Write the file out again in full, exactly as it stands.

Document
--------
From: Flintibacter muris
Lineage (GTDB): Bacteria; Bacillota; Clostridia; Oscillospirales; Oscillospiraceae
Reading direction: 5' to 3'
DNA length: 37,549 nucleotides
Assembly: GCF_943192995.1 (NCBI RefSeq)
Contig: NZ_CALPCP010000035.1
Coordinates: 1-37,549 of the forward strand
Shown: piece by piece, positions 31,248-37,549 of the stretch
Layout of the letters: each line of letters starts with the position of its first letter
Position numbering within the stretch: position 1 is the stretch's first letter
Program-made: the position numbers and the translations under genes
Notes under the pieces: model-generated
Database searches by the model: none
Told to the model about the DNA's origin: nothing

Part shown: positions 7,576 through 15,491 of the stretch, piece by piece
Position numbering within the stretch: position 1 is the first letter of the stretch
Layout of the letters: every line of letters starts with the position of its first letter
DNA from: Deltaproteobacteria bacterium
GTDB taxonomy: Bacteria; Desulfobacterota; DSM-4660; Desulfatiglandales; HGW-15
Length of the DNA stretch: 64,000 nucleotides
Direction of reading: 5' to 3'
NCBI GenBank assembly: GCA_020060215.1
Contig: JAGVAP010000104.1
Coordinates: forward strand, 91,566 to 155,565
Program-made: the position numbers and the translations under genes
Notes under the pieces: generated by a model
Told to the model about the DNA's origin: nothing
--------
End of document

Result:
From: Flintibacter muris
Lineage (GTDB): Bacteria; Bacillota; Clostridia; Oscillospirales; Oscillospiraceae
Reading direction: 5' to 3'
DNA length: 37,549 nucleotides
Assembly: GCF_943192995.1 (NCBI RefSeq)
Contig: NZ_CALPCP010000035.1
Coordinates: 1-37,549 of the forward strand
Shown: piece by piece, positions 31,248-37,549 of the stretch
Layout of the letters: each line of letters starts with the position of its first letter
Position numbering within the stretch: position 1 is the stretch's first letter
Program-made: the position numbers and the translations under genes
Notes under the pieces: model-generated
Database searches by the model: none
Told to the model about the DNA's origin: nothing

Part shown: positions 7,576 through 15,491 of the stretch, piece by piece
Position numbering within the stretch: position 1 is the first letter of the stretch
Layout of the letters: every line of letters starts with the position of its first letter
DNA from: Deltaproteobacteria bacterium
GTDB taxonomy: Bacteria; Desulfobacterota; DSM-4660; Desulfatiglandales; HGW-15
Length of the DNA stretch: 64,000 nucleotides
Direction of reading: 5' to 3'
NCBI GenBank assembly: GCA_020060215.1
Contig: JAGVAP010000104.1
Coordinates: forward strand, 91,566 to 155,565
Program-made: the position numbers and the translations under genes
Notes under the pieces: generated by a model
Told to the model about the DNA's origin: nothing